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Home https://server7.kproxy.com/servlet/redirect.srv/sruj/smyrwpoii/p2/ Science https://server7.kproxy.com/servlet/redirect.srv/sruj/smyrwpoii/p2/ Merging Neutron Stars Provide Insight Into the Fundamental Properties of Matter

Merging Neutron Stars Provide Insight Into the Fundamental Properties of Matter



 Merging Neutron Stars

Simulation of merging neutron stars calculated with supercomputers. Different colors show the mass density and temperature some time after the merger has taken place and shortly before the object collapses into a black hole.

The option to measure gravitational waves of two merging neutron stars has offered a chance to answer some of the fundamental questions about matter structure . At the very high temperatures and densities in the merger scientists, the hypothesis is a phase transition, where neutrons dissolve into their constituents: quarks and gluons. In the current issue of Physical Review Letters, two international research groups report on their calculations of what the signature of such a phase transition in a gravitational wave would look like.

Quarks, the smallest building blocks of matter, never appear alone in nature They are always tightly bound within the protons and neutrons. However, neutron stars, weighing as much as the Sun, but being just the size of a city like Frankfurt, have a core so dense that there can be a transition from neutron matter to quark matter. Physicists refer to this process as a phase transition, similar to the liquid-vapor transition in water. In particular, such a phase transition is in principle possible when merging neutron stars is a very massive meta-stable object with densities exceeding that of atomic nuclei and with temperatures 10,000 times higher than in Sun's core.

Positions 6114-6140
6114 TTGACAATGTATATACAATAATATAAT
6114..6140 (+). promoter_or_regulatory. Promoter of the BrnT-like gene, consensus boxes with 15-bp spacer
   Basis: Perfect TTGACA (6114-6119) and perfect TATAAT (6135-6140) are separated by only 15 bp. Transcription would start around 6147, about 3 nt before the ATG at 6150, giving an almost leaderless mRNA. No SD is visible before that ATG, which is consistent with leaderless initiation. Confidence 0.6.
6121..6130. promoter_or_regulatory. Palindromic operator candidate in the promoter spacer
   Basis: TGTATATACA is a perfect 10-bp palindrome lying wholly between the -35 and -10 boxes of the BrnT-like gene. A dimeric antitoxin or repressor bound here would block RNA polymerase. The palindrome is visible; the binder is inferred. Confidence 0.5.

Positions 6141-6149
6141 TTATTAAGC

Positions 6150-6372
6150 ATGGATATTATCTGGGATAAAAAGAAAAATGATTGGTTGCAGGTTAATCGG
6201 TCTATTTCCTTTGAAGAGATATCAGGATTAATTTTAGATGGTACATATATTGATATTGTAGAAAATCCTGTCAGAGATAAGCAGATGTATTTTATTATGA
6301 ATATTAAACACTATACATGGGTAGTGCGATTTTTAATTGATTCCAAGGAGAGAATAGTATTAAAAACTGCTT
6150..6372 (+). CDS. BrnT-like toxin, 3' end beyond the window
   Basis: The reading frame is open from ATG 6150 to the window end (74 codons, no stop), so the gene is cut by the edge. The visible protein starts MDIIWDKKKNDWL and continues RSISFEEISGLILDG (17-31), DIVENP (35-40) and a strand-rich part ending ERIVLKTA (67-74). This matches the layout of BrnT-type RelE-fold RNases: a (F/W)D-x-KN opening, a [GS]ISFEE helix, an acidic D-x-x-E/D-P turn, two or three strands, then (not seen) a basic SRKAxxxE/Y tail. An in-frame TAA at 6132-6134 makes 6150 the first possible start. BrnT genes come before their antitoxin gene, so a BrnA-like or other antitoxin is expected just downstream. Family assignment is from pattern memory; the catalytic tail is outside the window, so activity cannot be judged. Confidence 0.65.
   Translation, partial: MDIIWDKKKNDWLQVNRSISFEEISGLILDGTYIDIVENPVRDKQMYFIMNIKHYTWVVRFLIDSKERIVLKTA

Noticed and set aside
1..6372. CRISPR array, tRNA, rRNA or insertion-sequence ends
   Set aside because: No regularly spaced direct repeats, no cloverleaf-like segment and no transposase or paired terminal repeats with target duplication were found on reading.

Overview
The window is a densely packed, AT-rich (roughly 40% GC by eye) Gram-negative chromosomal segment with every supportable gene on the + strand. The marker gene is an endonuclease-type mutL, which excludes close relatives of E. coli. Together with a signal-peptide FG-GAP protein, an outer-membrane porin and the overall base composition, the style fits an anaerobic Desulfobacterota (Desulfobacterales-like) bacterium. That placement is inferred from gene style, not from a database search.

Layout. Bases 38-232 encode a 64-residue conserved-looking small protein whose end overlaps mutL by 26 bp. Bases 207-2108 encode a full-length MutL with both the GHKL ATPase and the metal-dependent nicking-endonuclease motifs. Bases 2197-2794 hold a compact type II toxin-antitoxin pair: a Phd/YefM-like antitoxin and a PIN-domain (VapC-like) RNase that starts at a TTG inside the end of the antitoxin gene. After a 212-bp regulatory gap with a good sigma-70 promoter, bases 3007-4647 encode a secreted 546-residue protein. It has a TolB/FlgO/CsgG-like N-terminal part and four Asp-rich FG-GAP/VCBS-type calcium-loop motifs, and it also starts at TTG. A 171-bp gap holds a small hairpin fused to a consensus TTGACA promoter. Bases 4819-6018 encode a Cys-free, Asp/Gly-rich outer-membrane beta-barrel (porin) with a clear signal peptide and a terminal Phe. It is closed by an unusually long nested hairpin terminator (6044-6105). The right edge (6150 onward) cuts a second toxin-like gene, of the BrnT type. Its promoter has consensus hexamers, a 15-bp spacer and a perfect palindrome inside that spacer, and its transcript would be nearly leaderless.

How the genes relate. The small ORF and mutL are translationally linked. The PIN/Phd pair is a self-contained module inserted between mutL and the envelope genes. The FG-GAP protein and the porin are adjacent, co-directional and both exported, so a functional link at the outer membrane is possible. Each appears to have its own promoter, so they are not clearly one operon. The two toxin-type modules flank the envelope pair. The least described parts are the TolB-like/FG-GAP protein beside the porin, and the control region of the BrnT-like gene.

The gravitational waves measurement Emitted by merging neutron stars could serve as a messenger of possible phase transitions in the outer space. The phase transition should leave a characteristic signature in the gravitational-wave signal. The research groups from Frankfurt, Darmstadt and Ohio (Goethe University / FIAS / GSI / Kent University) as well as from Darmstadt and Wroclaw (GSI / Wroclaw University) used modern supercomputers to calculate what this signature could look like.

In case a phase transition takes place more after the actual merger, small amount of quarks will gradually appear across the merged object. "With the help of the Einstein equations, we were able to show for the first time that this subtle change in structure will produce a deviation in the gravitational wave signal until the newly formed massive 19459009 neutron star collapses under its Own weight to form a black hole "explains Luciano Rezzolla, who is a professor for theoretical astrophysics at the Goethe University.

In the computer models of Dr. Andreas Bauswein from GSI Helmholtzzentrum für Schwerionenforschung in Darmstadt a phase transition already happens immediately after the merger – a core of quark substance forms in the interior of the central object. "We succeeded in showing that in this case there will be a distinct shift in the frequency of the gravitational wave signal," says Bauswein. "Thus, we identified a measurable criterion for a phase transition in gravitational waves of neutron star combinations in the future."

Not all of the details of the gravitational wave signal are measurable with current detectors yet. However, they will become observable both with the next generation of detectors, as well as with a merger event relatively close to us. A complementary approach to quark questions is proposed by two experiments: By colliding heavy ions at the existing HADES setup at GSI and at the future CBM detector at the Facility for Antiproton and Ion Research (FAIR), which is currently under construction At GSI, the compressed nuclear matter will be produced. In the collisions, it may be possible to create temperatures and densities that are similar to those in a neutron-star merger. Both methods give new insights into the occurrence of the phase transitions in the nuclear matter and thus its fundamental properties.

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